Research shows that when students work together cooperatively to accomplish a shared learning goal they can enjoy social, psychological, and academic benefits, including a more positive learning environment, reduced anxiety, and improved problem solving skills.

9. It provides multiple perspectives on a single issue

In the real world, it’s rare to be faced with a situation where there’s only one correct approach or solution, and this is something authentic learning can help students understand. Rather than worrying about whether or not they’ll be able to provide the correct answer to a problem, students learn to develop multiple solutions to a problem by examining a task from different perspectives, using a variety of resources, and separating fact from opinion or speculation.

10. It helps build 21st century skills

Authentic learning is also an effective way to help students develop important 21st century skills like digital citizenship, coding, and critical reading and fact checking. One reason for this is that authentic learning encourages the use of a variety of tools, both new and old.

For example, students working on a group project might brainstorm together in the classroom, share ideas and collaborate online through a blog or Twitter account, view and provide peer feedback through a Pinterest board, and use other technology tools to create visual presentations of their findings and make sense of the data they’ve collected.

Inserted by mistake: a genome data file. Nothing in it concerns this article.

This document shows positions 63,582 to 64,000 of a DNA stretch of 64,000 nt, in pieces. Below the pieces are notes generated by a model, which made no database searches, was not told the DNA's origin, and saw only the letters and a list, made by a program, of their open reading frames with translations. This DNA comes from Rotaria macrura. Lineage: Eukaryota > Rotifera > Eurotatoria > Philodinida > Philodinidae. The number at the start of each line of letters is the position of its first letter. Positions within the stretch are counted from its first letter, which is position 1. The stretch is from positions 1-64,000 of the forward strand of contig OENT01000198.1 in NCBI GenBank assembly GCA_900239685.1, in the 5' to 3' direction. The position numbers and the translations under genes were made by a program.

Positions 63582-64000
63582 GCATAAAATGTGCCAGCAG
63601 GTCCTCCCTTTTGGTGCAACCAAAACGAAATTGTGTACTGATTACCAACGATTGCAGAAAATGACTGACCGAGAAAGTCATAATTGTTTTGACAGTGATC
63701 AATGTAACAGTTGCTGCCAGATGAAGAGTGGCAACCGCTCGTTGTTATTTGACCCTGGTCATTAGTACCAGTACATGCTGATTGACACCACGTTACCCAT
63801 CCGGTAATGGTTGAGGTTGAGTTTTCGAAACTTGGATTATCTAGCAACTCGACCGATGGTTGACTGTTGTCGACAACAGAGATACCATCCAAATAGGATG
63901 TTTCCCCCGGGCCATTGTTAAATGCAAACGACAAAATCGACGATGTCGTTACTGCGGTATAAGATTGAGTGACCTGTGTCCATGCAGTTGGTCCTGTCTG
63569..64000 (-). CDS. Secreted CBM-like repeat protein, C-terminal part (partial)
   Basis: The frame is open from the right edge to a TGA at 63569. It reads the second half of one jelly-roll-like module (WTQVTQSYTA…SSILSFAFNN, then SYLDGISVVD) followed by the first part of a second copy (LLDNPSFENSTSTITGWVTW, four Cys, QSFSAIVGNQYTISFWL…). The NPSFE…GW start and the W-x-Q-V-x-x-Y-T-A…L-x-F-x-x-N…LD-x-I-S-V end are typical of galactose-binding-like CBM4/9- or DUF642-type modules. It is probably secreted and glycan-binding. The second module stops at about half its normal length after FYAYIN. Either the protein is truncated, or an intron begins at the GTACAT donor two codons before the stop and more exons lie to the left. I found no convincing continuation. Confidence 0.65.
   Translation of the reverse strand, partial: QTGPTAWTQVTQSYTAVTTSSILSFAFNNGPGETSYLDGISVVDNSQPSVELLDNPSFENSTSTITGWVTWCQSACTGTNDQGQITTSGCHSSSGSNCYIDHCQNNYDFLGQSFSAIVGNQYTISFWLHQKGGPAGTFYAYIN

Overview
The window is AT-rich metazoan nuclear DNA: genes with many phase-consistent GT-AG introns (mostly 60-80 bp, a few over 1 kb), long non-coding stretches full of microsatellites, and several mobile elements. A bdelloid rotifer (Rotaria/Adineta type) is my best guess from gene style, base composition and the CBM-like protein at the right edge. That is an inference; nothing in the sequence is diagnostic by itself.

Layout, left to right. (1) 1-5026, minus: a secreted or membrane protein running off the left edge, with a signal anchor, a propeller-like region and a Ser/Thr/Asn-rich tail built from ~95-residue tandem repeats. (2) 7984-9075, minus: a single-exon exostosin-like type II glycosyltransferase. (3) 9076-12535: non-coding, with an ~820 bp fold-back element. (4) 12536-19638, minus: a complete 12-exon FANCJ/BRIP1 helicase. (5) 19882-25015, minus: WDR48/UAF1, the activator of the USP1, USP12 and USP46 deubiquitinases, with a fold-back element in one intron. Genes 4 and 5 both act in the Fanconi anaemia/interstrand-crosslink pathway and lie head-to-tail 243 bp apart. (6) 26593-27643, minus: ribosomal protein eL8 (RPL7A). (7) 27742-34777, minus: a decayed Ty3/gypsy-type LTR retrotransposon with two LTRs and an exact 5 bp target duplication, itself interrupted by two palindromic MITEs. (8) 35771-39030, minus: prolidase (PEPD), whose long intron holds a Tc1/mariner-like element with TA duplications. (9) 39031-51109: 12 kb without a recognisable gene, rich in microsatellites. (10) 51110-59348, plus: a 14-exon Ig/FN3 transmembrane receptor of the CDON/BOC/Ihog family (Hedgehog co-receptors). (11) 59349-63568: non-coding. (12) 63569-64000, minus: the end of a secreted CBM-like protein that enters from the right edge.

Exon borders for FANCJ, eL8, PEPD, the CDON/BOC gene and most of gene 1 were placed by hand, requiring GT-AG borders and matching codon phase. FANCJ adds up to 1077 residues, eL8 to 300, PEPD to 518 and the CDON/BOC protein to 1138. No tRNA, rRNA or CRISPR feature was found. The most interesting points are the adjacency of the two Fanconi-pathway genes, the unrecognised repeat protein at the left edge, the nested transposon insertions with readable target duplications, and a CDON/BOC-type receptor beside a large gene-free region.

So to sum it all up, although authentic learning can be difficult to define, it’s the instructional approach that will best prepare students for our rapidly-changing world because it’s grounded in reality and builds learners’ capacity in all domains of learning.



Monday, 21 October 2019

Environment ~ using Spaces to support learning and thinking

Going beyond the cool factor

Going Beyond the “Cool” Factor

Years ago, I remembered walking into this redesigned library that was seemingly the stuff of dreams in education.  It was more like a media center and had spaces that were created for collaborative learning as well as spaces to work your own. Flexible seating accommodated the learning needs of many different learners, and it was a space, unlike anything I had seen in education before.